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Four Steps to Rewire Your Brain With Conscious-Mind Action

True, the mystery and complexity of the mind and brain may remain an ever present reality. Thanks in large part to advanced methods of studying the brain, however, recent findings in neuroscience have come a long way to unravel numerous puzzles.

Safe to say, many operations of the brain and body are governed by scientific laws as real as the Law of Gravity. Unquestionably, there is less mystery.

One of the laws discovered by recent findings is the ability of the brain to restructure and heal itself throughout life. This discovery alone tossed out centuries of scientific creeds, which previously held that we cannot do much about the damage caused by trauma and certain set patterns such as those labeled mental or behavioral “disorders.”

Known as neuroplasticity, findings show you have an innate ability to restructure the gray matter of your brain, literally speaking, with your mind and conscious-mind action. When you change what you think, say or do in response to an event or situation, you change inner emotional states. As emotions are molecules that transmit the “what” to fire and wire” messages, whenever your felt experience of an event changes, accordingly, this physically restructures the gray matter of your brain.

More and more, psychological treatment is less guesswork and mystery, and more application of proven science.

11 thoughts on “Four Steps to Rewire Your Brain With Conscious-Mind Action

  • May 14, 2012 at 11:27 am

    I can tell this is going to be difficult. It feels like the concepts turn my head inside out.

    • May 21, 2012 at 9:20 am

      Thanks for commenting, weindolo. Sometimes the feeling that something is turning our minds inside out can be an excellent sign of positive change. Thanks again for commenting!

  • June 3, 2012 at 8:51 pm

    Thanks for this – excellent exposition — nice reader comments.

    FYI: I just linked it as related content to “Reframing Change for World Leaders,” #3 in the “What kind of world do YOU want?” series on my ADD-focused WordPress blog (where I introduce Jean Latting and Leading Consciously). I hope my readers will click over for your take on change.

    Madelyn Griffith-Haynie, CMC, SCAC, MCC –
    (blogging at ADDandSoMuchMore and ADDerWorld – dot com!)
    “It takes a village to transform a world!”

  • July 13, 2012 at 6:08 am

    thanks brain for keeping us all alive and kicking but sorry for the pain and trouble u get in process of rewiring which is painful.

    • July 21, 2012 at 6:27 am

      I enjoyed reading your comment, susheel, thanking your brain for its work, and apologizing for some painful processes it needs to endure in processing pain. A lovely statement of compassion! Rest assured, our brains likely love the challenge – it (the subconscious mind) is likely more worried about our ability to get on board and ‘comfortable’ with what is painful but necessary to bring about our healing. Thanks again!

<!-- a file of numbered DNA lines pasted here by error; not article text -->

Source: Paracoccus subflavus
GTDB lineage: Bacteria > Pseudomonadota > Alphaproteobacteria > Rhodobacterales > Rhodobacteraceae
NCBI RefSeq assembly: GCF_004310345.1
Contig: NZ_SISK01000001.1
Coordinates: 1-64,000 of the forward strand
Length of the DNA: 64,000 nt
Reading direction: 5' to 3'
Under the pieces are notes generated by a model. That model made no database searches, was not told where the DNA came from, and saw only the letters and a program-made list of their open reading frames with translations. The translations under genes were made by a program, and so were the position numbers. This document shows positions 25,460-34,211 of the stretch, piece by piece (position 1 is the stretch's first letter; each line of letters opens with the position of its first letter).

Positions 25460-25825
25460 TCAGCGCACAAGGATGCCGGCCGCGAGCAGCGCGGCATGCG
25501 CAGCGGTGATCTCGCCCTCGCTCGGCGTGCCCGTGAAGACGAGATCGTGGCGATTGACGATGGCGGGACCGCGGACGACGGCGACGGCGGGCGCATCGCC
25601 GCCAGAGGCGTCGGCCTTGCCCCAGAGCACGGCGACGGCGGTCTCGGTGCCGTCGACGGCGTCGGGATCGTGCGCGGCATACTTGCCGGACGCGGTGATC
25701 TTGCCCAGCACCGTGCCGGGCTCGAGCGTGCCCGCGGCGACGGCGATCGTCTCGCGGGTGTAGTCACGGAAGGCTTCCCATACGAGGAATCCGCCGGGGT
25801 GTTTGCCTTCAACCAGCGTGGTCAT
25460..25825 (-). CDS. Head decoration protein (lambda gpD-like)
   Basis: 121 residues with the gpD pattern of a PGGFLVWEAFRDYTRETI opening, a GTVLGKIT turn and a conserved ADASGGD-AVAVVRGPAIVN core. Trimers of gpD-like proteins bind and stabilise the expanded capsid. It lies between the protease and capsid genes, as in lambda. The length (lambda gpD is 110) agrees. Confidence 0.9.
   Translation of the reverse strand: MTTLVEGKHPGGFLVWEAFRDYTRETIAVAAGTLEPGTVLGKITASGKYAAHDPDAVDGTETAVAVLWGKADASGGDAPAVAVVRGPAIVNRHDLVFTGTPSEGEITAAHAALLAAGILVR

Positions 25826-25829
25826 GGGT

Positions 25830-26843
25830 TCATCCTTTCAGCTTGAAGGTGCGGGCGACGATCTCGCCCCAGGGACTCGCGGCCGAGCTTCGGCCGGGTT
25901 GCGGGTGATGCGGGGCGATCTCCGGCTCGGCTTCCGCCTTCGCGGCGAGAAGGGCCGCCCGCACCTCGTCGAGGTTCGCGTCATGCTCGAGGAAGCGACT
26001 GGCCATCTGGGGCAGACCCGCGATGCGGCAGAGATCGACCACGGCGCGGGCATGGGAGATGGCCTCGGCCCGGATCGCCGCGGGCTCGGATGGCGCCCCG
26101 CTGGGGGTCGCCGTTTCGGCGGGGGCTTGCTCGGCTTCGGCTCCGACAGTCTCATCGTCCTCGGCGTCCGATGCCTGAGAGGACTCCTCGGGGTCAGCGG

• June 25, 2014 at 5:29 pm

    As a man thinks, so is he.

  • June 26, 2014 at 12:21 am

    Good information The steps are an active meditation in that they develop awareness.

  • April 8, 2015 at 11:11 pm

    I am intrigued at the thought of this process. As I have a difficult situation that I haven’t been able to explain to anyone but my husband. It has been happening for at least a decade I just don’t know how to bring it up. Would a family physician be able to help?

    My subconscious performs actions similar to sleepwalking, usually late at night after I’ve gone to bed. fully awake and aware though I do not have any memory after once my conscious mind becomes “awake”.

    Is it possible to train my subconscious mind to “shut off”? Without hypnosis?

    • March 19, 2016 at 8:00 pm

      Hi there,

      I use similar process in my practice. It works for me and for my clients. And yes, even people with PTSD and bi-polar disorders get better.

  • May 13, 2015 at 9:43 pm

    “It has been scientifically shown that …..”

    Source for these studies please.

  • November 24, 2016 at 9:34 am

    I have suffered from PTSD since early childhood and am now work with physically aggressive preschool aged children. I am able to separate their actions from who they are while I’m awake but have nightmares every night. I have been treated with EMDR which has been very successful until now. Does EMDR fit in to this treatment plan? I wonder if being put into these types of traumatic situations each day will get in the way of conscious-mind-action or if it would actually facilitate it?


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